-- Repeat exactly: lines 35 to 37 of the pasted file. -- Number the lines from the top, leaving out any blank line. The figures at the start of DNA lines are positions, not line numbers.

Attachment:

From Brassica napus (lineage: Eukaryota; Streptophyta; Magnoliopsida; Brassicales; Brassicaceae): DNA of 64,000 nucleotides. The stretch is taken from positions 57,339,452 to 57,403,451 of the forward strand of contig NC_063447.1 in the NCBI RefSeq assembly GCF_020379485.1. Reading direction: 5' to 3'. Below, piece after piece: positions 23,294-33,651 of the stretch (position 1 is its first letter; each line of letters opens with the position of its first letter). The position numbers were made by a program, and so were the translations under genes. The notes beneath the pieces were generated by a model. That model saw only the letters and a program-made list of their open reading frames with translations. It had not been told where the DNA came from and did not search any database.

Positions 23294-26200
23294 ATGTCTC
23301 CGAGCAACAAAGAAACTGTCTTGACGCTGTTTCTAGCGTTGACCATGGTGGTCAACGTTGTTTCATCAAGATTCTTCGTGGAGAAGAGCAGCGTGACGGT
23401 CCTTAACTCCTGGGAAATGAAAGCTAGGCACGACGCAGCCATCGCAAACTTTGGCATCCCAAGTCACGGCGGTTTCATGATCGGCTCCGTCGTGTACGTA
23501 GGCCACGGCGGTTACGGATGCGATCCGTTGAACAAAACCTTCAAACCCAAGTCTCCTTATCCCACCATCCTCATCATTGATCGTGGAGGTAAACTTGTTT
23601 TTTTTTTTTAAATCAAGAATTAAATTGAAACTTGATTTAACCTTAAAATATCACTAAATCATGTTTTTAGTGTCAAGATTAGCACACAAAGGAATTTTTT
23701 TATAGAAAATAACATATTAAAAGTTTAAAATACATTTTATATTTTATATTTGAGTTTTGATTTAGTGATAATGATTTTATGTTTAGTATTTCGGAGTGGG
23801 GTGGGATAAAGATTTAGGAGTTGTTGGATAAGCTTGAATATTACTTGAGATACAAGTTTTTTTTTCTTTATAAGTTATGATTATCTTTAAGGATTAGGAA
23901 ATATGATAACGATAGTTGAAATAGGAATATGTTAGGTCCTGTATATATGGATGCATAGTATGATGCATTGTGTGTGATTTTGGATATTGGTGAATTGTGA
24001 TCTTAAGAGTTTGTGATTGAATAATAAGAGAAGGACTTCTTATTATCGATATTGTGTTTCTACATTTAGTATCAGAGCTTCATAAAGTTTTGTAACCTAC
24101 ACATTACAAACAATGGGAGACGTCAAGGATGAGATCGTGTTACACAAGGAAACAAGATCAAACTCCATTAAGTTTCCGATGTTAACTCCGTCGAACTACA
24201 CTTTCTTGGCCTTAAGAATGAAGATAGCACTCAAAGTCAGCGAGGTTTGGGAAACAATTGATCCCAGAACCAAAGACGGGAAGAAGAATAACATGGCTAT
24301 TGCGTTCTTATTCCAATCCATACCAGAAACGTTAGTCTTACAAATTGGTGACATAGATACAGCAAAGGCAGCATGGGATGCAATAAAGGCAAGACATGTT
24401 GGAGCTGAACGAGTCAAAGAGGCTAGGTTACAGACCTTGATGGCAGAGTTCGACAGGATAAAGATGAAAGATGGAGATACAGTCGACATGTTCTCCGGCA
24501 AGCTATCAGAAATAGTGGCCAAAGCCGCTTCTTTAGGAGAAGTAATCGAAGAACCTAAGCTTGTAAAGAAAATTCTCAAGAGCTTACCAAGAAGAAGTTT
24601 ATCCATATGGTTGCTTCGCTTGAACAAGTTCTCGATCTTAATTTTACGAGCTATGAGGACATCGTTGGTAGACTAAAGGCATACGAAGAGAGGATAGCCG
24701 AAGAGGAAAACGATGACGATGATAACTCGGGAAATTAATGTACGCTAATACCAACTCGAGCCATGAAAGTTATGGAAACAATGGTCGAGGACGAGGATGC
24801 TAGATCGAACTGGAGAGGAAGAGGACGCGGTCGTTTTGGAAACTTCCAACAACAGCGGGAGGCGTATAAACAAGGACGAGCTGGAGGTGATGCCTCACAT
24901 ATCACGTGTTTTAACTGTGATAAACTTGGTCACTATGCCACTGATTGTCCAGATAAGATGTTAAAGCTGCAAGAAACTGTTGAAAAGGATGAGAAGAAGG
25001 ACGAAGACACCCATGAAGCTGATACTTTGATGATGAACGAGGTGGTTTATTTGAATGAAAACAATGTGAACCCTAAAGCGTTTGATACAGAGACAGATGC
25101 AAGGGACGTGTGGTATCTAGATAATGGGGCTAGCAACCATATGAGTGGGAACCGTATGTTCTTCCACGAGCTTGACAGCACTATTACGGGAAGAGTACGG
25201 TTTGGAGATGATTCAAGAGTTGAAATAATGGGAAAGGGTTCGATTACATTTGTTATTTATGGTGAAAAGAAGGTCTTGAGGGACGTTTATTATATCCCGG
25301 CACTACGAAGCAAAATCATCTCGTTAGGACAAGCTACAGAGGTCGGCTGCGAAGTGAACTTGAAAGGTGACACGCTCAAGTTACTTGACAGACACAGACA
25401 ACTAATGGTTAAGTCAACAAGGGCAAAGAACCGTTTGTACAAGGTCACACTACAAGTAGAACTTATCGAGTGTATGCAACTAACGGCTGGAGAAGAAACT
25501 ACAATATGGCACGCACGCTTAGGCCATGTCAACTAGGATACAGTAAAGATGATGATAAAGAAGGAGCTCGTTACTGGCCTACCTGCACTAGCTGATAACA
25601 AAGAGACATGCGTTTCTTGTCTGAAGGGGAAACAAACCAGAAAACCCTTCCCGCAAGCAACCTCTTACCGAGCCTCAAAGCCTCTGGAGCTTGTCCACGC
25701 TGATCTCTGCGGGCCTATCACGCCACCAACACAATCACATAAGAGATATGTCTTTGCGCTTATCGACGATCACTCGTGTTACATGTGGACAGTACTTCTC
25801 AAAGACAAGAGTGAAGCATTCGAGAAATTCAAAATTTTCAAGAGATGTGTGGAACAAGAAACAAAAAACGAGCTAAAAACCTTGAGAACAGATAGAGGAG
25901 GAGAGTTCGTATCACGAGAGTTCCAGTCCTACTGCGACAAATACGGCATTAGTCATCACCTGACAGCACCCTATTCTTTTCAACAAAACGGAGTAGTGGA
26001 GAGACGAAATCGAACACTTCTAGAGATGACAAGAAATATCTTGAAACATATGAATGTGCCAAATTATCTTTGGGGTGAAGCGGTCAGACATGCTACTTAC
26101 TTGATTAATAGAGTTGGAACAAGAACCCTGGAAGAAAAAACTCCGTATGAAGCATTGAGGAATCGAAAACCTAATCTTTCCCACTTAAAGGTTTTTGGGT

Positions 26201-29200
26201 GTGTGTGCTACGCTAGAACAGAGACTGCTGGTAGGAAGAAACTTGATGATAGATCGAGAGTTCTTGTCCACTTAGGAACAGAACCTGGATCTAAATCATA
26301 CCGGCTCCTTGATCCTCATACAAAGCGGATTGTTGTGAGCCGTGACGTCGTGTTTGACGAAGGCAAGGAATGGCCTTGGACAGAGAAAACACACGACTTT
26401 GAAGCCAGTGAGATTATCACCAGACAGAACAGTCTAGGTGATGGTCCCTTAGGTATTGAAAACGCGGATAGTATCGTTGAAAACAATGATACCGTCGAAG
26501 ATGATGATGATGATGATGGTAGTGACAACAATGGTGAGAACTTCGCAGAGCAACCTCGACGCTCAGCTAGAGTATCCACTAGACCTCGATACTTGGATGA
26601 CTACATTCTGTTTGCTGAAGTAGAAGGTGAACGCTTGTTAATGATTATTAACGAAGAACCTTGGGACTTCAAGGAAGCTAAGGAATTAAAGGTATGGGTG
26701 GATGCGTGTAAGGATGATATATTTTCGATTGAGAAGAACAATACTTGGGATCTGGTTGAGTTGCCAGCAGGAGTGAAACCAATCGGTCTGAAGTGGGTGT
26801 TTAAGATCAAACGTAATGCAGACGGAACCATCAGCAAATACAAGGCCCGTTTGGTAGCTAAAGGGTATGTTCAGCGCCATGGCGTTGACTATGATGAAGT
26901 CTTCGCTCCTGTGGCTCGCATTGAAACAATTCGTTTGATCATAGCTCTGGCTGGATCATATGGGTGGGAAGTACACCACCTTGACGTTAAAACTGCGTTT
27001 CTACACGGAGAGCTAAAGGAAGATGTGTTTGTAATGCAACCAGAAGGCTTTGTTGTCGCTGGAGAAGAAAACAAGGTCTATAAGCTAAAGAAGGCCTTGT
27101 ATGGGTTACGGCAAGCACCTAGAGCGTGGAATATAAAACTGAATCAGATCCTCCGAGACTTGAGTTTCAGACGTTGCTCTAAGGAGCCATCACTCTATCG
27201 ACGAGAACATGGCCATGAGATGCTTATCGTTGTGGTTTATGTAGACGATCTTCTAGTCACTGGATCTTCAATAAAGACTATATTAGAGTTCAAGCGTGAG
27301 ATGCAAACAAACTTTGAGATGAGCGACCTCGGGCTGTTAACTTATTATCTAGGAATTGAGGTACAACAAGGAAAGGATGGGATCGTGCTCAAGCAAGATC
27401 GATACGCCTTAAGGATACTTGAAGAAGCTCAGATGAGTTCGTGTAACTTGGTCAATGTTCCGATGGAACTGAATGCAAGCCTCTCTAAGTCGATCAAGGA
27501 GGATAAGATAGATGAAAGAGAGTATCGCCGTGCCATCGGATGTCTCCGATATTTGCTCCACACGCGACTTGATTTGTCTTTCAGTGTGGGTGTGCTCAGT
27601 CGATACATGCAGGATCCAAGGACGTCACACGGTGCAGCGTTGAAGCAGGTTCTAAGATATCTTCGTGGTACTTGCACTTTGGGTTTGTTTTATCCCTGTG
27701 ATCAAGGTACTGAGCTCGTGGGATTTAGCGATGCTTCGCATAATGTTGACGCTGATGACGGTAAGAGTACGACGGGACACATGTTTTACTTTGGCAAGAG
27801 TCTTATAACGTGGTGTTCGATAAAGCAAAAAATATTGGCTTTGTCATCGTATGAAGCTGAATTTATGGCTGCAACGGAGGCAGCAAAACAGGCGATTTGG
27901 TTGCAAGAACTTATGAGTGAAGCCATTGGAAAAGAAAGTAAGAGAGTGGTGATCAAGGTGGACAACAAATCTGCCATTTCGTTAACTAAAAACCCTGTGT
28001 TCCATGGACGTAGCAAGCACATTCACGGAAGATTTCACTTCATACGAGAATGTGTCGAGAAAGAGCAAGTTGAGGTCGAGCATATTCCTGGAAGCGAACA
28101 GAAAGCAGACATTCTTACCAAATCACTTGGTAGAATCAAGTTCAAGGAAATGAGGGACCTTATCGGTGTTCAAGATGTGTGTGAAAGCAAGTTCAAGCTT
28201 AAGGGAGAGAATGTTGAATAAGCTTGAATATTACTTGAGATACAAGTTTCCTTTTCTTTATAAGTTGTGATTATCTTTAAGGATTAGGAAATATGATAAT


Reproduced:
26301 CCGGCTCCTTGATCCTCATACAAAGCGGATTGTTGTGAGCCGTGACGTCGTGTTTGACGAAGGCAAGGAATGGCCTTGGACAGAGAAAACACACGACTTT
26401 GAAGCCAGTGAGATTATCACCAGACAGAACAGTCTAGGTGATGGTCCCTTAGGTATTGAAAACGCGGATAGTATCGTTGAAAACAATGATACCGTCGAAG
26501 ATGATGATGATGATGATGGTAGTGACAACAATGGTGAGAACTTCGCAGAGCAACCTCGACGCTCAGCTAGAGTATCCACTAGACCTCGATACTTGGATGA